Georgie Anne Geyer

WASHINGTON -- Stick with me for a moment while I make what may at first seem an odd coupling of the two biggest events of this week.

Like so many, I have been captivated by the amazing story of the cave divers who, against all the odds, saved the young Thai boys. But just as I was luxuriating in this too-rare example of the goodness of man, I switched to the news of our president's behavior preceding his trip to Europe and Russia.

And I wondered, "What has happened to us?"

Think of the uninterrupted darkness of those deep caves in northern Thailand and of battling the black currents, razor-sharp rocks and mind-maps of those netherworlds, armed mainly with your courage, your hope and, above all, your discipline. Think of the hours spent underground and underwater, hours the divers faced with the quiet demeanor of men who knew what they were doing.

Then think about the situation here. Top officials go in and out of this administration like sloppy subway riders punching their tickets. The White House is in shambles, with at least one of the remaining top people, Gen. John Kelly, apparently also on his way out. Meanwhile, the president readies himself for a journey that is so important it may well decide America's position in the world, armed only with tweets insulting NATO (yet again) and love notes to Vladimir Putin.

What behavior could possibly be less like the composed integrity of those cave divers? Instead of the classically honorable and noble acts of those men, we see our own leaders acting out a reality show without any real accomplishments (the Singapore meeting with North Korea), a drunken bachelor party where the jokes get coarser and coarser but, curiously enough, there isn't any alcohol.

Look first at the NATO visit. President Trump shows clearly by his words that he hates NATO -- hates those useless, free-loading "schmucks" (oh, sorry, that's what he calls us!). Until now, his disdain for NATO, which has kept the Western world at peace since 1945, amounted mostly to words, but on this trip, his insults could well lead to dangerous action.

NATO Secretary General Jens Stoltenberg said recently, "It is not written in stone that the transatlantic bond will survive forever." The Pentagon is making a cost analysis of the 35,000 American troops based in Germany, evoking concern that the president intends to withdraw them, leaving Central Europe and the Baltics open to Russian mischief and/or aggression. Respected Defense Secretary Gen. James Mattis is being called in the Pentagon "the lonely warrior" who is never consulted by the White House anymore.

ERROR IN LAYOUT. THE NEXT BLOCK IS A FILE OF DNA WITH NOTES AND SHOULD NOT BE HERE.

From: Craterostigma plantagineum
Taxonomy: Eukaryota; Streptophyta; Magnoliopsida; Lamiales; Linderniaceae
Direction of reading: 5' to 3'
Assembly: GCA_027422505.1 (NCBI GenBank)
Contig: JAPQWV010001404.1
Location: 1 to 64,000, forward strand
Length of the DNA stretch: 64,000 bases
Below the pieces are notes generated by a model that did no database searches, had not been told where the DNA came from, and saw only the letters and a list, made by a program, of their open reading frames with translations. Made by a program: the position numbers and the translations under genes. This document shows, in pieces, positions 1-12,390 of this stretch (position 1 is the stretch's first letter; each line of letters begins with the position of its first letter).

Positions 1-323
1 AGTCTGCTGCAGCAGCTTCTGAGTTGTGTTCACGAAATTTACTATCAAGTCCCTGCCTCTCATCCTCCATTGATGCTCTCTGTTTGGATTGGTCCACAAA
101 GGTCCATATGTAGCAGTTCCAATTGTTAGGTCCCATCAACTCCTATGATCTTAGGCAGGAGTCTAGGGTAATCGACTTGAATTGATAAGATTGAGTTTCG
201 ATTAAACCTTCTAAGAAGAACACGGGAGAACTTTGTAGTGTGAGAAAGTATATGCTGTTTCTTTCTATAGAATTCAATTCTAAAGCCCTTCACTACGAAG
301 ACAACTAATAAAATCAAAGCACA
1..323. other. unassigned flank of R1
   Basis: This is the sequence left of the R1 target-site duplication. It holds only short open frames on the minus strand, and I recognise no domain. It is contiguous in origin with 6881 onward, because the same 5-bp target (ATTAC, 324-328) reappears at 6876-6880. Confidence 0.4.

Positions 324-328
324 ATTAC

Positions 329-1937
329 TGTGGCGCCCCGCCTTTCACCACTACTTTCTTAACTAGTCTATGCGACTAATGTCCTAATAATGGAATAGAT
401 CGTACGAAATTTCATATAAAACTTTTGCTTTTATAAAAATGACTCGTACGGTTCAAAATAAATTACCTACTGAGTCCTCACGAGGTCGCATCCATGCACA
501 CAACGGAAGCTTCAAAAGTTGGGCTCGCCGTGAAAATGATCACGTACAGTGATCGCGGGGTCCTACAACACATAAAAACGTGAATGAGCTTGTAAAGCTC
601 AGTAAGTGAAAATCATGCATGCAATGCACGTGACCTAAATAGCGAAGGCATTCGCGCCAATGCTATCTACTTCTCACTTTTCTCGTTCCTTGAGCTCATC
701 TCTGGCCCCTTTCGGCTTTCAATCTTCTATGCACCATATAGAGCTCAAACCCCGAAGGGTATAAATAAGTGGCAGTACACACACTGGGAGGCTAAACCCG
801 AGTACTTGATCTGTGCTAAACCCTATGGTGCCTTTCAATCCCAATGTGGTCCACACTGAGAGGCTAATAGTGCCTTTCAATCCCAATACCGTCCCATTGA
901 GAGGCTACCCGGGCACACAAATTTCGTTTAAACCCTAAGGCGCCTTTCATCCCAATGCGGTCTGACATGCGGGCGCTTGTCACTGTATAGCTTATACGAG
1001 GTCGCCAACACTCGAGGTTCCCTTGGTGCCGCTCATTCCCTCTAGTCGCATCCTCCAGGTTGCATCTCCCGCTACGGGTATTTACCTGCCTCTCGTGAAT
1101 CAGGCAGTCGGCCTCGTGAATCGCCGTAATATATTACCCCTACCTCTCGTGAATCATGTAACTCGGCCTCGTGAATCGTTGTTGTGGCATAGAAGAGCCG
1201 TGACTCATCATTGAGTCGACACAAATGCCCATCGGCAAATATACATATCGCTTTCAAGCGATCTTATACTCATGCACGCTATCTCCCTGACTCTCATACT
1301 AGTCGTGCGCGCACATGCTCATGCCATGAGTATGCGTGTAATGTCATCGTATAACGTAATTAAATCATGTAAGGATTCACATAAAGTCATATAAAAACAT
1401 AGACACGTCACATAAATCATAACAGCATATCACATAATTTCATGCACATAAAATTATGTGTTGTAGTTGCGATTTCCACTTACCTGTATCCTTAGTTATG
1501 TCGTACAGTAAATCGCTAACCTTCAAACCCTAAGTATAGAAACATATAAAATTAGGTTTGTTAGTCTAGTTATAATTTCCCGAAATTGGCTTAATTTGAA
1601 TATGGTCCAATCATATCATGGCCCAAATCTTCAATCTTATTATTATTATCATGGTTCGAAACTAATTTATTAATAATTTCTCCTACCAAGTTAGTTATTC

President Trump then moves on to Britain for dinner with Prime Minister Theresa May and tea with Queen Elizabeth (and wouldn't you just LOVE to listen in to that one?), golfing in Scotland and finally -- ohhhh, finally! -- to the yearned-for romantic rendezvous with Vladimir Putin.

Now, what could that one-on-one be about? David Ignatius, the well-informed Washington Post columnist, writes that Trump may be planning to cede Syria to Putin, abandoning U.S. allies on the ground there and allowing Syria's brutish President Bashar Assad to stay in power. Others fear Trump will officially OK Putin's takeover of Crimea and the eastern sections of Ukraine.

But any facts that come out of the meeting are, in the long run, less important than the mood -- that President Trump will undoubtedly sidle up to Putin, obviously filled with the liking and admiration for him that Trump has felt from day one of his presidential campaign, the roots of which remain a mystery.

In this fateful and revealing week, we are hearing more of what many of us hinted at before: that Donald J. Trump wants to turn the United States of America away from its traditional position of leadership and friendship with the West toward a new bond with the world's authoritarians and budding totalitarians.

As David Brooks wrote recently in The New York Times, our problems today "are about the steady collapse of the postwar order and the way power structures are being reorganized and renegotiated across societies and across the world."

Of course, many Americans are like the cave divers in Thailand -- courageous, giving and self-sacrificing. But if our leadership takes us away from those qualities -- this vulgarian of a leader has moved very quickly in doing so -- and enough foolish Americans follow him, what next?

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